Priory of Saint-Pierre

Priory of Saint-Pierre

Date ca. 1115-30 (cloisters ca. 1100)

Movement Mature Romanesque

Located at Moissac, France

 

The practice of creating religious symbolism was hotly debated during this time, with proponents arguing its importance in helping to communicate themes to the illiterate; the portal here certainly fulfills this purpose. Here in the tympanum of the south portal of the Moissac Abbey, Christ in Majesty dominates the tympanum and is surrounded by two angels, four beasts and twenty-four elders—their abstract, fervent expressions are borrowed from those seen in the Utrecht Psalter. The jambs are scalloped—a Muslim practice; perhaps this was a way of paying homage to Muslim architects, or a way of showing domination over that religion.

 

The form of the trumeau prophet is a perfect example of Romanesque architectural figures— elongated and elegant, fitting just perfectly into his or her space (or, his or her compartment shaped just to fit the figure it houses). Three pairs of snarling, zig-zagged lions comprise the face of the trumeau; certainly their influence is Near Eastern, though the use here, instead of protecting those within, is to remind visitors of their mortal fate.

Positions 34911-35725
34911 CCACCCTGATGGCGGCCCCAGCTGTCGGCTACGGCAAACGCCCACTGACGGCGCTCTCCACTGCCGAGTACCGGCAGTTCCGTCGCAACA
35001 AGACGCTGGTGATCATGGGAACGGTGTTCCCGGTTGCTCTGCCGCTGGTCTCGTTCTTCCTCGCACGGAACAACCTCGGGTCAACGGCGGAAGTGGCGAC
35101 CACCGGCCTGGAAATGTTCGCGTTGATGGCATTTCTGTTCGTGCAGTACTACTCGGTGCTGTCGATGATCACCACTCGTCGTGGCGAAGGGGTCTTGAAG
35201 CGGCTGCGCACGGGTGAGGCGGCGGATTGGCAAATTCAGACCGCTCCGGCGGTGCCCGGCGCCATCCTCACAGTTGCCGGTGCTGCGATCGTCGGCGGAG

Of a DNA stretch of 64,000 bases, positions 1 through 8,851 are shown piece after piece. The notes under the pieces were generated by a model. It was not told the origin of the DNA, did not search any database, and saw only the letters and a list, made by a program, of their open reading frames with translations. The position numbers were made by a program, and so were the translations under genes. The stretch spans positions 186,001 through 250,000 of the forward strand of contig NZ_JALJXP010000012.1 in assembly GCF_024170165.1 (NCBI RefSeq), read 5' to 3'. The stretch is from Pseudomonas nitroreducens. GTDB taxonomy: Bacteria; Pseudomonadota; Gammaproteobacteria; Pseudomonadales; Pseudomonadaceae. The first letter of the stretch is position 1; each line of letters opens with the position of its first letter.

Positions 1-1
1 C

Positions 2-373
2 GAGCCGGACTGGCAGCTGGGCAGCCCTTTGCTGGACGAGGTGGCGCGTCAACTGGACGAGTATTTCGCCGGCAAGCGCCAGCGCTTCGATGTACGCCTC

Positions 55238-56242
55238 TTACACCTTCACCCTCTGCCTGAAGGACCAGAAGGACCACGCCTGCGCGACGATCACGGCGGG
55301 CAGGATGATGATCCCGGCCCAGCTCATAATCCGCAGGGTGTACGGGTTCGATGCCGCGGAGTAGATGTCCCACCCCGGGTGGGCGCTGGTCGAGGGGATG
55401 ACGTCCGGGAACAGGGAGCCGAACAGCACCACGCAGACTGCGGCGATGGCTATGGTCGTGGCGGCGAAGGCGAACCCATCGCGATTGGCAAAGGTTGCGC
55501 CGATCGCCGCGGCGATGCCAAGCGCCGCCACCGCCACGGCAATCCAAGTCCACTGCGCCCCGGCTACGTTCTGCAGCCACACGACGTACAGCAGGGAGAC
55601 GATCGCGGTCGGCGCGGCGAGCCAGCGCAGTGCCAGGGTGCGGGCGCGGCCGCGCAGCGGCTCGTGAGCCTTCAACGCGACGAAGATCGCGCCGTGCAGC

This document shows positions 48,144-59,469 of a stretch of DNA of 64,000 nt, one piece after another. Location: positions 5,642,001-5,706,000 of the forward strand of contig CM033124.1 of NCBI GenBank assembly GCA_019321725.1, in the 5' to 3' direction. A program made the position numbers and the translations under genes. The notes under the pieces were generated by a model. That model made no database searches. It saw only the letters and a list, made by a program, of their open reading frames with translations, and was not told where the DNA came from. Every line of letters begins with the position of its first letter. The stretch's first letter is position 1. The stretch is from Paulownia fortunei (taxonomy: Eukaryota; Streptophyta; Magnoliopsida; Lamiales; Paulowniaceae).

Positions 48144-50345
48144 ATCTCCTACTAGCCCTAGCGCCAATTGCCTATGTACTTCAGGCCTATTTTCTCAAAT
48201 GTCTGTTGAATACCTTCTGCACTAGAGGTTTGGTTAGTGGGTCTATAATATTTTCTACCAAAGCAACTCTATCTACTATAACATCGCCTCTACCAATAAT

As in the doors of Bishop Bernward at the Hildesheim Cathedral, the portal flanks here are didactic, counterbalancing each other in theme. The Annunciation, The Visitation, and the Adoration of the Magi fill the arcade, while scenes from Christ’s early life fill the frieze above; in the opposite flank, the personification of the vice of lust is depicted, and her sinfulness is counterbalanced in the salvation that Mary brings, opposite. The counterposing of figures can be seen in the trumeau lions, and even here—note especially the symmetrical forms of Mary and her cousin, Elizabeth, in the lower right panel.

 

Sculpted capitals of the cloister’s arcade at Saint- Pierre depict biblical tales, foliage, birds, animals and creatures–a common theme in Romanesque architectural sculpture.